After hearing Noah's Ark, any concerns about CocoRosie becoming too tasteful or straightforward after the widespread critical acclaim for their debut album, La Maison de Mon Reve, can be put to rest. If anything, the album errs in the opposite direction: alternately rambling and hypnotic, it's much more somber and insular (despite the presence of such kindred spirits as Devendra Banhart and Antony of Antony & the Johnsons) than the duo's subversively angelic-sounding debut. La Maison de Mon Reve certainly had a dark undercurrent that added considerable sting to its sweetness, but it's much more prominent on Noah's Ark; sad, eerie lyrics like "K-Hole"'s "All of the aborted babies will turn into little Bambies" are paired with equally spooky, mournful music instead of the deceptively light tones of the group's first album. There's a lot of power in the album's darkness, particularly on the apocalyptic campfire singalong "Armageddon." However, Noah's Ark occasionally feels too mannered and unfocused, and overly reliant on the sound effects and toy instruments that made their first album so surreally charming: in particular, interludes like "Milk" and "Bear Hides and Buffalo" sound like noise collages missing the key pieces that would hold them together. That said, the album still has many moments of transporting beauty, especially on the songs that feel less cloistered. On "Beautiful Boyz," Antony's gorgeous croon adds a touch of cabaret to the song's tale of star-crossed jailhouse love, and Banhart's Spanish-language mysticism on "Brazilian Sun" advances CocoRosie's dreamy exoticism, giving it a more organic feel than it had on La Maison de Mon Reve. Indeed, the more natural moments on Noah's Ark are often the best: the title track, "South 2nd," and "The Sea Is Calm" all put the focus on the Casady sisters' delicate singing and playing. A disappointment mostly in comparison to the seemingly out-of-nowhere brilliance of La Maison de Mon Reve, Noah's Ark might fail to charm those not already bewitched by that album, but it won't break the spell for devoted fans.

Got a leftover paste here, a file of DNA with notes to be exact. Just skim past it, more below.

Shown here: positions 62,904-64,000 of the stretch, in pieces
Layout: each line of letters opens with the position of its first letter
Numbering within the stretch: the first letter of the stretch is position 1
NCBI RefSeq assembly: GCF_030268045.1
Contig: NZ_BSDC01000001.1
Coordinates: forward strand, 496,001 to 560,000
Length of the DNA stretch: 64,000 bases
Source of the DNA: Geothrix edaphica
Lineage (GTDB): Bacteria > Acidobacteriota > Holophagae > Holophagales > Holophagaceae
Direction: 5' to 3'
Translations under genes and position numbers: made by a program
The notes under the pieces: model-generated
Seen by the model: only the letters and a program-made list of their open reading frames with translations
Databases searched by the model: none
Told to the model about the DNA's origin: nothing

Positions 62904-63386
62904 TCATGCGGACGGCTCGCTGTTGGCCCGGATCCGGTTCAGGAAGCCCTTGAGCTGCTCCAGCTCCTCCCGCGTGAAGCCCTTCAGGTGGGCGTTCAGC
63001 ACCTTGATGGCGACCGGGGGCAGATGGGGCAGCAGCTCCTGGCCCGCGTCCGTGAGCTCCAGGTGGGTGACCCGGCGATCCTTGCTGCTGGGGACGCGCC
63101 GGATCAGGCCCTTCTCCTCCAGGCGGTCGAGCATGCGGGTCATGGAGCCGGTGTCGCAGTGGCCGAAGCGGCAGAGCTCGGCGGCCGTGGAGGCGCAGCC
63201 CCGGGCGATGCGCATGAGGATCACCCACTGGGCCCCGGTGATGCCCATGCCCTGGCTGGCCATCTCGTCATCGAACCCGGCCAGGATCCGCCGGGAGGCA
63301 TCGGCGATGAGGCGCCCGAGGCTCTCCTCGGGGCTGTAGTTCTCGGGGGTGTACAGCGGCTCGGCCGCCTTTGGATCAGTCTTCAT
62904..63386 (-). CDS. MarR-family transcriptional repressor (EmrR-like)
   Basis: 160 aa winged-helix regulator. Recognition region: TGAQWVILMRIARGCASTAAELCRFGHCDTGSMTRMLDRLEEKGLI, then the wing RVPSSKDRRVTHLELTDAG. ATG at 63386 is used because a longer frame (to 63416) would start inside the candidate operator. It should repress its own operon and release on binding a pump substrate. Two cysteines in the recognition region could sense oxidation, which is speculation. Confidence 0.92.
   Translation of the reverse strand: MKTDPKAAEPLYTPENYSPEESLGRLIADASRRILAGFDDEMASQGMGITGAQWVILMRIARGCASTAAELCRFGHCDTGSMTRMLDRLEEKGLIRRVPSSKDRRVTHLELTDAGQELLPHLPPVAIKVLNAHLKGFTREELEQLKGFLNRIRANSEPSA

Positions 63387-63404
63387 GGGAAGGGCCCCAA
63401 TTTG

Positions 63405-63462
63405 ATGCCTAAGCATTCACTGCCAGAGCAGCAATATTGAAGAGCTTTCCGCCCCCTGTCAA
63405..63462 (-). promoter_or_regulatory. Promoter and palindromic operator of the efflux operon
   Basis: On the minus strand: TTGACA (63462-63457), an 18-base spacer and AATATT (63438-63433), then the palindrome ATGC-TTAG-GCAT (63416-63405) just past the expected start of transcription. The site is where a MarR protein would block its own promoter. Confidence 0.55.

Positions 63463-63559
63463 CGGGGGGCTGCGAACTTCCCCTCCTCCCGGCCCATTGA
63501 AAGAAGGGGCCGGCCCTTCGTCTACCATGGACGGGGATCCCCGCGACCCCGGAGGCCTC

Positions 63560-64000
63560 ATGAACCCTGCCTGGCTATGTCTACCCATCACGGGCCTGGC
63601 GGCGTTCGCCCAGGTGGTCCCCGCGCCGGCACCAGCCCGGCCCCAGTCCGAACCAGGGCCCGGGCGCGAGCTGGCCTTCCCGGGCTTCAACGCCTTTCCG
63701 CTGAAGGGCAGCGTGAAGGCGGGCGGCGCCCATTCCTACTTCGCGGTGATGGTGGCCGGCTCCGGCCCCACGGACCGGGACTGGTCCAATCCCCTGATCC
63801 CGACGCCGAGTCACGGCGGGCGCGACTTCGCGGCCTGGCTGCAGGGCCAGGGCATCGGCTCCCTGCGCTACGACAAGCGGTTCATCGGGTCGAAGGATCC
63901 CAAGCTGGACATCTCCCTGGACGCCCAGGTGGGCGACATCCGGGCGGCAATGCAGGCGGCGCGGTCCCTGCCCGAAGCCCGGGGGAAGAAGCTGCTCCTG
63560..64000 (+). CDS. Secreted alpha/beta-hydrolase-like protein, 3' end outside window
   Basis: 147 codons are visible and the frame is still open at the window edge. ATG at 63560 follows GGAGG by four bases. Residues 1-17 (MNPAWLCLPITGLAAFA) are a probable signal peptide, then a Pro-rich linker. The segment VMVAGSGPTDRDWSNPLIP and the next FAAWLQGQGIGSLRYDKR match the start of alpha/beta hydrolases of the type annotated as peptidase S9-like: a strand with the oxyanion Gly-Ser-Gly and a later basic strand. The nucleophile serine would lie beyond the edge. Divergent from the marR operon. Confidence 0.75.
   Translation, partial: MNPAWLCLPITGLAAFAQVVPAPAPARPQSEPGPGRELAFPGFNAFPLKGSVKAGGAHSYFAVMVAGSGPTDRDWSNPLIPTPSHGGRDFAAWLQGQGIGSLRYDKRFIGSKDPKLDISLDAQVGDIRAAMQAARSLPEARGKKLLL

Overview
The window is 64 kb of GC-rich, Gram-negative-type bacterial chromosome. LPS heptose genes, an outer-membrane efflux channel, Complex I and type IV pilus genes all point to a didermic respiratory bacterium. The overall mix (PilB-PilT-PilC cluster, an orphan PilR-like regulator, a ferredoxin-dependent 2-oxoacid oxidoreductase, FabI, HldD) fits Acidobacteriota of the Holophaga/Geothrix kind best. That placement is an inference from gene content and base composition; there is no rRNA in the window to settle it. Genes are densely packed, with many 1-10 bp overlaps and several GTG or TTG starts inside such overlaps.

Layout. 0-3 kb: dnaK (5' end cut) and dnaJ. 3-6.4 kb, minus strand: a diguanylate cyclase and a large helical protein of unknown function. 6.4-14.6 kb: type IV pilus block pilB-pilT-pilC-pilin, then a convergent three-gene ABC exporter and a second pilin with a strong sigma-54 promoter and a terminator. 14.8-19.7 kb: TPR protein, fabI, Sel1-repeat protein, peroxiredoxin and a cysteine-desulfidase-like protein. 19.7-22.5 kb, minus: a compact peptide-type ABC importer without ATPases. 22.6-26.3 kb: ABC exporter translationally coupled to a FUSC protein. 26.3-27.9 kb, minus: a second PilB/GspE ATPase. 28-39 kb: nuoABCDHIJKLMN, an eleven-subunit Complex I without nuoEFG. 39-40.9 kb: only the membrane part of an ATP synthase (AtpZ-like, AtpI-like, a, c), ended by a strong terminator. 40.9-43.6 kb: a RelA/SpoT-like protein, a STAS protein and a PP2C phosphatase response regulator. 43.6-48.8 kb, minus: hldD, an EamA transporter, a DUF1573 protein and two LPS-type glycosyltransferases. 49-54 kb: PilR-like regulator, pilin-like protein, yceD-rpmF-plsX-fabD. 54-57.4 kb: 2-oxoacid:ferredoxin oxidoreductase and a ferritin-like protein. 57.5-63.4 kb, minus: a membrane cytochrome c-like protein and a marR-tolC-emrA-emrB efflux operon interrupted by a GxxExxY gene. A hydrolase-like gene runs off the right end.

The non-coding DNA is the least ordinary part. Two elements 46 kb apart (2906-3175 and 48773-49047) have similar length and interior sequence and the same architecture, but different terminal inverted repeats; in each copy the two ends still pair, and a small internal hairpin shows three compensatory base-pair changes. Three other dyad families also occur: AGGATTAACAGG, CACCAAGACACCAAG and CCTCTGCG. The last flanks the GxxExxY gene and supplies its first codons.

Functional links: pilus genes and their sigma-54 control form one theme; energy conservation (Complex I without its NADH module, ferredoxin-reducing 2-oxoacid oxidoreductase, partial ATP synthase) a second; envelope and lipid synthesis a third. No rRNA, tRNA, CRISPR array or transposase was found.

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AllMusic Review by Heather Phares